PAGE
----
Against the backdrop of the civil civil liberties movement, as film chronicler Jeff Smith points out, the all-Black cast oddly kept the fantasy of “sepaprice however equal” and also was a stvariety throwago to the segregated race movies of the 1920s and also 30s. But it starred Dorothy Dandridge and also Harry Belafonte and also broke racial obstacles as soon as Dandridge ended up being the first African-American to be nominated for an Academy Award for Best Actress for her Carguys. Racial national politics additionally colored the reception of the film not just because Preminger was having an affair through Dandridge but bereason he insisted on re-voicing both leads. Dandridge and also Belafonte were establimelted renowned singers, but bereason of the range and also vocal requirements of Bizet’s music, Preminger called them via opera singers, Belafonte with the young, African-Amerideserve to tenor LeVern Hutcherchild, however Dandridge controversially via a young white opera student called Marilyn Horne.The film is frequently attributed via helping to desegregate not just Hollylumber however the opera home too. As opera scholar Susan McClary listed, Dandridge influenced the increase of the Black Carguys which thrust Leontyne Price to fame in the 1964 through a recording of Carguys and also Grace Bumbry to accase in Karajan’s filmed Carmales in 1967.
A still from the 1954 film Carmen Jones.

The 1980s: The Feminist Carmen
Bizet’s heirs never before favored Hammerstein’s musical version of the opera and blocked screenings of Preminger’s Carmales Jones in France till 1981 when Bizet’s opera lastly gone into public domain. That event might have motivated an additional rash of Carmen films, although the pushing political worry of feminism, which in the U.S. peaked through the faiattract to pass the Equal Rights Amendment in 1982, can also have actually also prompted it. In 1983 and 1984 no less than 4 film Carmens appeared, including Carlos Saura’s flamenco Carmales, Francesco Rosi’s Carmen, Peter Brook’s La Tragédie de Carmales, and Jean-Luc Goddard’s Prenom: Carmen. Within this group, Rosi’s Carmales stands out for providing a literal analysis of Bizet’s opera and among the most prominent recontextualizations of Carmen. Rosi"s is not the only film to reinsurance claim Carguys as Spanish quite than French, yet it is among the few to authenticate Carmen within a area. Some of this, Dr. McClary rightfully points out, is completed by casting American Julia Migenes Johnkid in the title duty. Her light soprano has very little bit of the deep throated sultriness that a lot of mezzos lug to the function. But Rosi additionally recasts Carmen not as a monstrous seductress, however as a daughter, a component of a community where athletic dancing and sharp verbal abilities among woguys are prized, even commonarea. This Carmales dances via one of the neighborhood’s grandfathers, whose elegantly nimble and economical flamenco skills are a far better and also more enjoyable enhance for her than the stiff yet passionately-voiced Don José (Placido Domingo). Within this film’s area Carguys is not the monstrous, exotic outsider; Don José is.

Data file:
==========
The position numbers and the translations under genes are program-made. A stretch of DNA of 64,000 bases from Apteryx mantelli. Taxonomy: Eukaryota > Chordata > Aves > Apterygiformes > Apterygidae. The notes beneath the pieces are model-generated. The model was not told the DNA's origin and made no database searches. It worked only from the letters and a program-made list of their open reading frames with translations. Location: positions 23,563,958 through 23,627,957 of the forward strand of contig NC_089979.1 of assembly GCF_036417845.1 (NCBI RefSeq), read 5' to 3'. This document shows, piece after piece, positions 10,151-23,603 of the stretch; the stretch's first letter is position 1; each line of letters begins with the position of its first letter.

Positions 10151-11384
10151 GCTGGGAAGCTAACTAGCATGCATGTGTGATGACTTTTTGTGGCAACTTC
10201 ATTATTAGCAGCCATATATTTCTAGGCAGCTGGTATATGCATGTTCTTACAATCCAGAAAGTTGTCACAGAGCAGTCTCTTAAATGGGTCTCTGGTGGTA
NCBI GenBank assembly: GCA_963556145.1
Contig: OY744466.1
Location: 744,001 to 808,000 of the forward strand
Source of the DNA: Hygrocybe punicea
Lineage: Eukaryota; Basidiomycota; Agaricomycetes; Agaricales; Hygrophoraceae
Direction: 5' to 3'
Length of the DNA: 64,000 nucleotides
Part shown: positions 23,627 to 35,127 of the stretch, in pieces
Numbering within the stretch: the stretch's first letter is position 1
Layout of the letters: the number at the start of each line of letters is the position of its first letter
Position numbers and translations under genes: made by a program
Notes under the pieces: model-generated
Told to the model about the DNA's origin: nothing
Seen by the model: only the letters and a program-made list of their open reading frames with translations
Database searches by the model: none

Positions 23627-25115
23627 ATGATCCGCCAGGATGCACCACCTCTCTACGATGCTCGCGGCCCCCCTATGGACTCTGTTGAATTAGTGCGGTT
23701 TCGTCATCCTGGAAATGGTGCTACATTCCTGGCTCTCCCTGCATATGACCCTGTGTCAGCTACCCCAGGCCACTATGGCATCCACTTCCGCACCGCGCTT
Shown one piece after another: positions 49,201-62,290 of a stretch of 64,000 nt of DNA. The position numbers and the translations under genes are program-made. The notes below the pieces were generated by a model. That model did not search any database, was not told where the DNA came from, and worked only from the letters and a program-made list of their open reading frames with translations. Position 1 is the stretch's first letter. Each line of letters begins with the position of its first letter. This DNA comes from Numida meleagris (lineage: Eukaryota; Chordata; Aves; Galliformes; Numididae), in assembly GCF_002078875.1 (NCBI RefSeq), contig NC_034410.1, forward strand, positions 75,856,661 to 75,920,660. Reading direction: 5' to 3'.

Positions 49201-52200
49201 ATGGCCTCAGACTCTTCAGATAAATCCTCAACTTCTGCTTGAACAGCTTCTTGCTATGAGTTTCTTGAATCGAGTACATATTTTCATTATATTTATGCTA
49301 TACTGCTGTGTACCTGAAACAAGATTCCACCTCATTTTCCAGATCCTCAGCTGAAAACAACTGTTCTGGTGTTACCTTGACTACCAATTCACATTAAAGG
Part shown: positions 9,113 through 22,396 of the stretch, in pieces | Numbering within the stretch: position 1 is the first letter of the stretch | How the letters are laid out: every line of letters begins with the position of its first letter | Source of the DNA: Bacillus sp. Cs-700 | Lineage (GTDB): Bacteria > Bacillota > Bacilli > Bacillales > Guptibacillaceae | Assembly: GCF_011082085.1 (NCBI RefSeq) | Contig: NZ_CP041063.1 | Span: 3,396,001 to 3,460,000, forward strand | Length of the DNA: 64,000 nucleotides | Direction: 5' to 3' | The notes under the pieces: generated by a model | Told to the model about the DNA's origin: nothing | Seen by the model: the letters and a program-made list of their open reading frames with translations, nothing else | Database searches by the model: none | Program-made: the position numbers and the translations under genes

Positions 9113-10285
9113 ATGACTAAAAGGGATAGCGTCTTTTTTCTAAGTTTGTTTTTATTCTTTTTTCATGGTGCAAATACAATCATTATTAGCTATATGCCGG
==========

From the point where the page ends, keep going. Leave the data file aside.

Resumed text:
A poster for Carmen: A Hip Hopera.
The 2000s: MTV and More

In today’s mashup culture, Kip Collin’s MTV Carmen: A Hip Hopera starring Beyoncé Knowles and Mekhi Phifer from 2001 is remarkable for its attempt to upday not simply Carmales but Carmen Jones. Beyoncé’s capacity to command our attention visually and sonically, and also to indicate the feminism that would eventually overcome her stunning visual album Lemonade (2016), make for compelling viewing. The two influential post-colonial films of Carmales are staged in Africa. Mark Dornford-May’s 2005 manufacturing U-Carmen eKahayelitsha, collection in the slums of Cape Tvery own, South Africa via the libretto recreated in the Bantu language of Xhosa, and Joseph Gaye Ramaka’s 2001 manufacturing Karmen Gei collection in Senegal, are also striking. These all-black productions root Carmen in an authentic community where centuries of early american oppression still form concepts of political liberty and also identity. But while Dornford-May’s radically preserves Bizet’s music, through Pauline Malefance purportedly singing her arias live on-set, in Karmales Gei the mesmerizing Djeinaba Diop Gai embodies Carguys more via dance than song, her seduction backed by the effective sound of 40 Senegalese sabar dummers. These 2first century African Carmens point earlier to Nietzsche’s 1ninth century observation that Carmen’s music is cheerful, “not in a French or German… however in an African means.” Perhaps Carmen is long lasting to displaces of geography, race, and also national politics bereason at heart it is a misunderstanding of all of these points. The character is constantly unactual, unfamiliar, or exotic to someone. What neither Nietzsche, nor anyone else could have actually predicted, but, is just how vital the cinema has come to be in constructing Carmales, for seeing and hearing the exotic, and also for both knowledge and also misunderstanding ourselves. So just how will Carguys be revealed next? How will Paul Curran’s Carmen contribute to this inter-medial conversation?Let’s see!
A still from the South Afrihave the right to film U-Carguys eKahayelitsha.

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Carmales plays May 4-19, 2019 at McCaw Hall.